A low, spreading, densely branched shrub attaining in time a height and width of about 5 ft. Leaves alternate, 1⁄4 to 1⁄2 in. long, elliptic to almost rounded, dark green and somewhat hairy above, deeply furrowed along the courses of the midrib and pinnately arranged veins; paler beneath, and hairy along the veins; margins revolute. Flowers deep blue in clusters about 1 in. long, borne in April and May.
A local species, confined to a few localities in the Californian counties of Santa Barbara and San Luis Obispo. It is closely related to C. dentatus but well distinguished by its impressed veins. Although described in 1888, this attractive species was not much cultivated until the Santa Barbara Botanic Garden recognised its merits and distributed it. It is one of the hardiest and most satisfactory of the evergreen species. Except in the milder parts it is best grown on a wall, where it may reach a height of 8 ft or even more.
var. nipomensis McMinn – Taller than the type (to 10 ft high), with lighter green, less furrowed and less revolute leaves.
C. (impressus × thyrsiflorus (?))'Burtonensis'. – A wild hybrid, believed to be of the parentage stated, of which a single plant was found on the Burton Mesa in 1941 and propagated in the Santa Barbara Botanic Garden; introduced to cultivation in Britain by F. P. Knight, Director of the R.H.S. Garden, in 1963. It appears to be very near to C. impressus but differs from the form of that species usually seen in cultivation in this country in its more rounded, often almost orbicular, glossy leaves. There is a specimen of this attractive ceanothus on the Laboratory wall in the R.H.S. Garden, Wisley.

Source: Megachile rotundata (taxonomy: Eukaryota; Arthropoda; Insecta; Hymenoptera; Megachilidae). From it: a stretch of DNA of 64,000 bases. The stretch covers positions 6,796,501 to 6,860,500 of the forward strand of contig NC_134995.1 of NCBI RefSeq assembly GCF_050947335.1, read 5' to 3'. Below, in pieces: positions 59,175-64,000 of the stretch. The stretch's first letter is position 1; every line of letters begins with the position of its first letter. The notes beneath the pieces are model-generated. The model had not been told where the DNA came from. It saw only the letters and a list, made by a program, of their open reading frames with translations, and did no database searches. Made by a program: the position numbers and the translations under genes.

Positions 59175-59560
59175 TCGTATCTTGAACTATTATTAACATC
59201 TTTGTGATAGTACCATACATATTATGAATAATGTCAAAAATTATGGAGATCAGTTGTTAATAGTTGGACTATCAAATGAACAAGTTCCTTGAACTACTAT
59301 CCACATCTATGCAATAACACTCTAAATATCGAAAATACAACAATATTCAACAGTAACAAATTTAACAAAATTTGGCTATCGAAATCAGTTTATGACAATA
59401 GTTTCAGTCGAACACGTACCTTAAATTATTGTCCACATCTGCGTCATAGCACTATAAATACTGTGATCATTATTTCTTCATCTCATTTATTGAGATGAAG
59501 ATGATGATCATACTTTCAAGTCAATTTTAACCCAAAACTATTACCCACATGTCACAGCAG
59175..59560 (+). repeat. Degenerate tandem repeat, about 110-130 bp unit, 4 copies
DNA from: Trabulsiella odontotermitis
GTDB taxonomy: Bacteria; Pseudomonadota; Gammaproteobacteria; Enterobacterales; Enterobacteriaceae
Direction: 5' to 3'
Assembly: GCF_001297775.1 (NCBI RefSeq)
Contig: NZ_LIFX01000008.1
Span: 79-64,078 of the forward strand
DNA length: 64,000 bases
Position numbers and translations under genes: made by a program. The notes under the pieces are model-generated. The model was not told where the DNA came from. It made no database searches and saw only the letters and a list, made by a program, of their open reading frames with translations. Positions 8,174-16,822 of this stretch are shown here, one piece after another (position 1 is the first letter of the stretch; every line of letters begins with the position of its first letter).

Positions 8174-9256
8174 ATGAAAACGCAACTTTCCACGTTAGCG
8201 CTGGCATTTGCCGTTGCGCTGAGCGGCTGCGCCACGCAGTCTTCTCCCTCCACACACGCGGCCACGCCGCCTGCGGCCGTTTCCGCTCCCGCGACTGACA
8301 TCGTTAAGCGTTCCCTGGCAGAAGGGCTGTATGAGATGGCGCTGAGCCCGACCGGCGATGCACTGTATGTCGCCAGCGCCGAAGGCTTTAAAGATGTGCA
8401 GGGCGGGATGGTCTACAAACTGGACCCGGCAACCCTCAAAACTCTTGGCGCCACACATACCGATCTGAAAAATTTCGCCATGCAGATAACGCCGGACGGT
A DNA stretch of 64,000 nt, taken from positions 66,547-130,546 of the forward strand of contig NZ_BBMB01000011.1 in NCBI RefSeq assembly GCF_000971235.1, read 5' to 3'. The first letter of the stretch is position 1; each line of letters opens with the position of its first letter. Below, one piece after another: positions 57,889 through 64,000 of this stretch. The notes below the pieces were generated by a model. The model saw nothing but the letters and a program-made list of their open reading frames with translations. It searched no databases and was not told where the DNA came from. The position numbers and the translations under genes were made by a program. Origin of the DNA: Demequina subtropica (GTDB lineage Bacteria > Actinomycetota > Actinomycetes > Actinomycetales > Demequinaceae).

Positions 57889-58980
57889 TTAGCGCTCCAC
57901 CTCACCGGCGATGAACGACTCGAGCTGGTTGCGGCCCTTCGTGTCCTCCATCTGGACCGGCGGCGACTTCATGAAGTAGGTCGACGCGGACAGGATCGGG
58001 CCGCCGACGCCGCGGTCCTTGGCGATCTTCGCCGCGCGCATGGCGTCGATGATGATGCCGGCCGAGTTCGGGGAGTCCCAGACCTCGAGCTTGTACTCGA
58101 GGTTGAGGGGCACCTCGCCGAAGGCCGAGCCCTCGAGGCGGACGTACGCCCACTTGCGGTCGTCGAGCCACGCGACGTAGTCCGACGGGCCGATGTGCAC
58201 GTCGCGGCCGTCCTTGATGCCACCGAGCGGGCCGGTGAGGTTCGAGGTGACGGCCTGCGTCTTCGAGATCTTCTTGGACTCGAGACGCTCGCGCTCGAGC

From the Supplement (Vol. V)
† C. 'Puget Blue'. – Distributed as a cultivar of C. impressus, this differs, at least from the commonly cultivated clones of that species, in its larger leaves up to 1 in. long, with glandular, scarcely revolute margins. It is also more erect than these, attaining 6 ft in height in two seasons, and eventually making a large bush when allowed to grow freely. It was raised by Mr L. L. Edmunds of Danville, California, before 1945, and became widely grown in the Seattle area of Washington; in California it is too demanding of moisture to succeed. It received an Award of Merit when shown by the late Lord Talbot de Malahide in 1971.